Working for rural America
To hear Karen Miller tell it, her decision to first run for elected office was, for the most part, made on the spur of the moment. A political junkie who had volunteered in numerous local campaigns, Miller was attending a planning meeting for a 1992 fundraiser for a Boone County, Mo., commissioner when she struck up a conversation with other attendees about the open commission seat that represented her district. Miller expressed her dissatisfaction with the announced candidates.
“One of the guys that was there said, ‘Well, if you will run, I’ve got the [necessary] forms out in the car in the glovebox,’” Miller recalls. “He went out and got them, and that started me down this road.” A Democrat, Miller was elected to the commission that fall. Now, her journey has led her to the presidency of the Washington, D.C.-based National Association of Counties (NACo), a title that she will assume this month.
The daughter of a grain farmer, Miller was born in 1952 in rural Lake County, Ind. Seventeen years later, she and her family moved to Scotland County in northeast Missouri, where her father currently serves as a county commissioner. By the late 1970s, Miller had moved to Boone County, a county of approximately 135,000 residents located in the center of the state. She owned and operated a restaurant and bar called The Establishment in Columbia, Mo., the home of the University of Missouri. “I called it that because I wanted to cater to the establishment and not to the students,” she says.
Miller continued to run the bar during her first year in office. However, the demands of running a county and feeding its residents proved too much, and she sold the facility.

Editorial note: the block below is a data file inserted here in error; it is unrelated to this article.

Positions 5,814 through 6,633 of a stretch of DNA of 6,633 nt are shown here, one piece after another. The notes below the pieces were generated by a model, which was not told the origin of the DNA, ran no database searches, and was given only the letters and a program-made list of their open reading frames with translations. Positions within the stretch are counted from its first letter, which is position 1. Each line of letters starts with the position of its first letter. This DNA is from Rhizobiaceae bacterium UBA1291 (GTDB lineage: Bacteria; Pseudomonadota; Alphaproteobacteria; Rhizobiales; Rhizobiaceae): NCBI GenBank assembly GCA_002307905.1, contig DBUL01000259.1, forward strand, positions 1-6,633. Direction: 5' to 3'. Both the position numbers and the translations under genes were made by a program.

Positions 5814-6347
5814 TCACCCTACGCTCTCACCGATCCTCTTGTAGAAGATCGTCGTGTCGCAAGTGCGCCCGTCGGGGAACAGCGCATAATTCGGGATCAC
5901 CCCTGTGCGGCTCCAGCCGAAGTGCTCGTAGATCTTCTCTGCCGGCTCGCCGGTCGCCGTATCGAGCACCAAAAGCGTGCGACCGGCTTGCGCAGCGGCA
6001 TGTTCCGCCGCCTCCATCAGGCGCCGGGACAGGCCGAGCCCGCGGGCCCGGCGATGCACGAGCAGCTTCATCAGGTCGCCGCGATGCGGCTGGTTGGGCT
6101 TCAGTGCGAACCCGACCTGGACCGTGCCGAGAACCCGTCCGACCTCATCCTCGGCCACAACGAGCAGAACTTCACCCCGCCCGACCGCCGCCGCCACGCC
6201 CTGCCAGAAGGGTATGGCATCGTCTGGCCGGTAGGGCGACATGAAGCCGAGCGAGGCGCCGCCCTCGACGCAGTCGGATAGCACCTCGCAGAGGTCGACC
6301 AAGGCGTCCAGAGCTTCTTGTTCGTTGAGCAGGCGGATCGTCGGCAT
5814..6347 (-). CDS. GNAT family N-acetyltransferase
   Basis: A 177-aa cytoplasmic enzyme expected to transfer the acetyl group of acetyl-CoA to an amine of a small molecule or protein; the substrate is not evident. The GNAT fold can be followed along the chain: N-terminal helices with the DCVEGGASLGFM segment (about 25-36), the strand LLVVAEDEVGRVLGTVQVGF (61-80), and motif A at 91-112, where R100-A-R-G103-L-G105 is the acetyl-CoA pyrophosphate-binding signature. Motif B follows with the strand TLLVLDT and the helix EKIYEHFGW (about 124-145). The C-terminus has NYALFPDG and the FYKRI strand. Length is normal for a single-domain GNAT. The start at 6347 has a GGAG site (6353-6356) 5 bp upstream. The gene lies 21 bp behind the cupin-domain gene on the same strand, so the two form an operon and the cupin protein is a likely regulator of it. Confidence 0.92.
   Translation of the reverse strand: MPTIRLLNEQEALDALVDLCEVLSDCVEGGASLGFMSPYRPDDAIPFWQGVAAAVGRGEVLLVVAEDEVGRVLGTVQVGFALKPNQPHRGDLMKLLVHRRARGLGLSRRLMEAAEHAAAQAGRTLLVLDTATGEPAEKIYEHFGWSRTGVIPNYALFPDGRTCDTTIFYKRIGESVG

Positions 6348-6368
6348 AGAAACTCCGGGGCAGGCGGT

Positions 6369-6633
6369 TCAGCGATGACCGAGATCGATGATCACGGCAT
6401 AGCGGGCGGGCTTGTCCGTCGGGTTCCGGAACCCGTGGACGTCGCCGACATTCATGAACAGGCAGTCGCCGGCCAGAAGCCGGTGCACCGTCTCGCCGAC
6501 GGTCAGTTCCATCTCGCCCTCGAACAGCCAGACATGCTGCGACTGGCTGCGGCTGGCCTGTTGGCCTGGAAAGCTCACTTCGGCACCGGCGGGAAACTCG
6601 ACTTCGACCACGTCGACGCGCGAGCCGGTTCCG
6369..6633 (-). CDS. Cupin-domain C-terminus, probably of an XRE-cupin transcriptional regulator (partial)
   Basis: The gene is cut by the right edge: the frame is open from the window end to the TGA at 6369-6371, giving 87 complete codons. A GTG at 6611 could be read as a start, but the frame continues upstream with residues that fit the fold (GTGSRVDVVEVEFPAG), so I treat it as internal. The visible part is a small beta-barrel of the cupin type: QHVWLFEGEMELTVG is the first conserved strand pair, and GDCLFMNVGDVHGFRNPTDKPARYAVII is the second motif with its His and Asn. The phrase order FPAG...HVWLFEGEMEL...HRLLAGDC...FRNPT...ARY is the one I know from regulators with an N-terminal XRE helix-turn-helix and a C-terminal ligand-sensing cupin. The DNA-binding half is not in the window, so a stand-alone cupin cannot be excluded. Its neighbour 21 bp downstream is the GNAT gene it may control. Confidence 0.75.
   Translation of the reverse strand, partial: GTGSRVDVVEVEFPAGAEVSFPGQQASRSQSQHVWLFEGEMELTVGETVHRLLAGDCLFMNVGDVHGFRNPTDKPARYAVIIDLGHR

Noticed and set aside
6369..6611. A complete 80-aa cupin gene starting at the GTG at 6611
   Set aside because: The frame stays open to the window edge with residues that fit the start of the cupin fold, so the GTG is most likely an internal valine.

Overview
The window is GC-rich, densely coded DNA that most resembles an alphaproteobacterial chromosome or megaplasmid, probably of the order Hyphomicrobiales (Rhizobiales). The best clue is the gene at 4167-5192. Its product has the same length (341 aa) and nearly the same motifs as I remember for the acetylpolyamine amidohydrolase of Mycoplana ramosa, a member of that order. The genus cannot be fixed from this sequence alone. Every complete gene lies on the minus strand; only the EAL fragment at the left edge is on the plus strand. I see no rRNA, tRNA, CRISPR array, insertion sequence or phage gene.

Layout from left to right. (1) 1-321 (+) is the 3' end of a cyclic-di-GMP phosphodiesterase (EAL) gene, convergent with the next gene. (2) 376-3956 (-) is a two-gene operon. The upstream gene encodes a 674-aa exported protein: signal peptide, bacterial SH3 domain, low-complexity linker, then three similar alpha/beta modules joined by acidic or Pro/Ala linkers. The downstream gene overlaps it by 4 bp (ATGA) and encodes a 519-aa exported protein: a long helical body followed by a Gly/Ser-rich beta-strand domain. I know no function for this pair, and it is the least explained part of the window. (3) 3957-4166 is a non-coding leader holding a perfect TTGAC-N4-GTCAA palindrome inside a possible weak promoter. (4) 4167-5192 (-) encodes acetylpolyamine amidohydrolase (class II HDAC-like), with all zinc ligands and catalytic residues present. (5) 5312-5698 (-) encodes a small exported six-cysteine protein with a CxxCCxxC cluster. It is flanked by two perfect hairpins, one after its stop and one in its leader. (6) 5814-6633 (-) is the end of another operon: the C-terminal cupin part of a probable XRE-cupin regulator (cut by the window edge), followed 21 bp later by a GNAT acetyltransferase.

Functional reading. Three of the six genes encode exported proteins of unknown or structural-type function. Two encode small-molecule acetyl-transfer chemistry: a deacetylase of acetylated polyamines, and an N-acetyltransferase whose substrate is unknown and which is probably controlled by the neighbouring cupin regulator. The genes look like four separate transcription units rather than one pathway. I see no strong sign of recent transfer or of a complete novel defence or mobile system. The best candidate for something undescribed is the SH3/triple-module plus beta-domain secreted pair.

Soon after her election to the Boone County Commission, Miller became involved with NACo when she was appointed to serve on the Transportation and Telecommunication Steering Committee. During the past decade, she also has served as the chair of the organization’s Highway/Highway Safety Subcommittee, the Sustainable Leadership Team and the Finance Committee. In July 2000, she was elected to NACo’s Executive Committee and has spent the last year as the association’s first vice-president.
A passionate advocate of rural America, Miller intends to use her tenure as president to advance the awareness of the problems non-urban areas face. Increasing rural areas’ access to grants, working to improve their technological capabilities and making sure their needs are addressed in the 2004 presidential and congressional campaigns are all on her to-do list.
In a recent interview with American City & County, Miller discussed not only the plight of rural America, but the lingering fiscal crisis of local governments, homeland security, issues that counties will face, how life is different for county leaders than it was just five years ago and how she will measure the success of her term.
What are the key issues facing counties today, and, of those, what is the most important?
There are several key issues. The top one would be the fiscal crisis that we’re under right now. Homeland security would probably be next, [and] it would tie with the problem of uncompensated healthcare for services rendered at county facilities, nursing homes, hospitals, etc. And then you have the ongoing transportation needs, economic development, workforce training and development, those kinds of issues.